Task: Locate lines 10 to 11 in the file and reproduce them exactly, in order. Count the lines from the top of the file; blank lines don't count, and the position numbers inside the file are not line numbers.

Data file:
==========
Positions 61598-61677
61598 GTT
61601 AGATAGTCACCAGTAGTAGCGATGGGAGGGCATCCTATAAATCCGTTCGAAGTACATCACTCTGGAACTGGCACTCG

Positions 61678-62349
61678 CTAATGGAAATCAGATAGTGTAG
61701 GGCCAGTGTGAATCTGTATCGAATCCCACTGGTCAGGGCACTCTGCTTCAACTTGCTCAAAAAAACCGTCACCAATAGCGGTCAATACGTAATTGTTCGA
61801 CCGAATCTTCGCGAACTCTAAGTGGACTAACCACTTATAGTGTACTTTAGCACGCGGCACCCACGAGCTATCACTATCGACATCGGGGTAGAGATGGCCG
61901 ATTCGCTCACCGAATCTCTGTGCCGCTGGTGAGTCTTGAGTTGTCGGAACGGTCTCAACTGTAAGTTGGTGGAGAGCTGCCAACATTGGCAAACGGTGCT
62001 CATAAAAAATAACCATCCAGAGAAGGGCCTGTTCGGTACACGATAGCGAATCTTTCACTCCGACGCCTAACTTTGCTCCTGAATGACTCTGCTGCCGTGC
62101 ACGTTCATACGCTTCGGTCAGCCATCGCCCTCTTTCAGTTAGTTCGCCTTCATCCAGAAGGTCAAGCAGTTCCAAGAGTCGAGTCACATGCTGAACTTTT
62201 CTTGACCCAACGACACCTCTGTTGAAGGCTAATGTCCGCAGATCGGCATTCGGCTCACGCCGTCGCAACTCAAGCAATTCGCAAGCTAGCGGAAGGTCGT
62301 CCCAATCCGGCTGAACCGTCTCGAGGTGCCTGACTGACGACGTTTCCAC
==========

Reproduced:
62101 ACGTTCATACGCTTCGGTCAGCCATCGCCCTCTTTCAGTTAGTTCGCCTTCATCCAGAAGGTCAAGCAGTTCCAAGAGTCGAGTCACATGCTGAACTTTT
62201 CTTGACCCAACGACACCTCTGTTGAAGGCTAATGTCCGCAGATCGGCATTCGGCTCACGCCGTCGCAACTCAAGCAATTCGCAAGCTAGCGGAAGGTCGT